If you stepped out from your desk and took an informal poll of your IT team and its management, you’d be hard-pressed to find one person who actually likes the traditional performance review process. Shoving an entire year’s worth of work into one stress-laden meeting between supervisor and supervisee is stressful for everyone, and there is a great deal of research to show that traditional reviews do nothing to improve productivity or performance.
A more effective approach for increasing engagement, improving performance and increasing productivity is to embrace a culture of ongoing, two-way feedback. When managers check in with employees regularly to reinforce good behavior and improve upon bad behaviors, real results follow.
The Power of Real-Time Feedback
Sitting down in December to discuss performance issues that happened in March makes little sense. Things move quickly in IT and talking about the good and bad of a project that closed nine months prior is a waste of time and breath. Employees can’t fix a behavior that occurred in the past, and if they have spent months repeating that action or behavior, it has become engrained in the way they do their job. Team members can often feel blindsided in annual reviews when past mistakes are dredged up, which puts them on the defensive and limits their willingness to receive constructive criticism.
Far more impactful are ongoing mini-sessions where managers provide feedback about what the employee is doing well and the areas in which they need to improve. The manager can provide the employee with an action plan and short-term goals to help reinforce the good and eliminate the bad. Over time, as the employee improves, they will feel a better sense of engagement and a feeling of satisfaction that they are making progress in their position.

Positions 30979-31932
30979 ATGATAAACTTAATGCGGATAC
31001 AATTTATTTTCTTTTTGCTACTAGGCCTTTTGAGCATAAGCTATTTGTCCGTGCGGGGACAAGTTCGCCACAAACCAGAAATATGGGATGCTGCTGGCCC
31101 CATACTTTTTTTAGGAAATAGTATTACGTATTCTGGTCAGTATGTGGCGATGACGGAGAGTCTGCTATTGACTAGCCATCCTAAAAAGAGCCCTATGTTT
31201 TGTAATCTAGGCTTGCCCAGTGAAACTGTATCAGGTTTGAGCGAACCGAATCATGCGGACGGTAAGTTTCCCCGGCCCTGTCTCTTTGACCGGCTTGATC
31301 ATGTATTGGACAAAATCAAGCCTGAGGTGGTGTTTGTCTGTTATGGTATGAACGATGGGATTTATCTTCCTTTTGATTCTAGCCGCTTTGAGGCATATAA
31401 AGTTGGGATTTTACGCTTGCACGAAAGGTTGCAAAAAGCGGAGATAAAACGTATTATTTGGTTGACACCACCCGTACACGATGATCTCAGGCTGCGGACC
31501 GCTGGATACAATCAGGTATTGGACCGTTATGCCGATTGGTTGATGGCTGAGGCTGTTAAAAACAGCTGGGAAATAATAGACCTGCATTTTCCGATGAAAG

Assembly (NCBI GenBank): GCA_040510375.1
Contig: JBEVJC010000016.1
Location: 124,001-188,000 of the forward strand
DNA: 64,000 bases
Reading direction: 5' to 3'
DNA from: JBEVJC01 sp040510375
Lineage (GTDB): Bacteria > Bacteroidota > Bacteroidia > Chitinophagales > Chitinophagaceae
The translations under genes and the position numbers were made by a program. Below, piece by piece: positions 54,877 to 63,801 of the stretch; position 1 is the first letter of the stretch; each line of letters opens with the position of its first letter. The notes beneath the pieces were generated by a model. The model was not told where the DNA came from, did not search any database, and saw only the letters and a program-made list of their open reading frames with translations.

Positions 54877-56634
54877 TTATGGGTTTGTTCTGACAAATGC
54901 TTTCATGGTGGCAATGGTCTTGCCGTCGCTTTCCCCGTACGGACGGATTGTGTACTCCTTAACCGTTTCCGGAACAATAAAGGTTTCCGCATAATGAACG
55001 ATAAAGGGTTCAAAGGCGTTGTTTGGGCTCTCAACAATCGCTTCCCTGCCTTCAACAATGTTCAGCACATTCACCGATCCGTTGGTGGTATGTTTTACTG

Feedback Must Be A Two-Way Street
Traditional review processes leave employees without a voice. They are typically given space and time to provide feedback, but it’s impossible to tell if team members are being honest and candid. If the annual review is tied to a raise, few people are willing to provide honest and constructive feedback to their managers.
Regular feedback sessions should be two-way streets. IT managers should ask every team member what they need from team and company leadership to help improve and achieve their goals. More importantly, they should be willing to listen. Managers may not be able to get employees what they need, but the mere act of listening and trying can go a long way towards establishing trust and building stronger relationships.
If your organization is looking to improve IT recruiting and retention, and you’re looking for forward-thinking professionals to help you cultivate a feedback culture, the experts at CSS are here for you. Our recruiters can help you develop strategies that will ensure strong matches for your organization. Contact us today to learn how we can help you achieve your tech recruiting goals.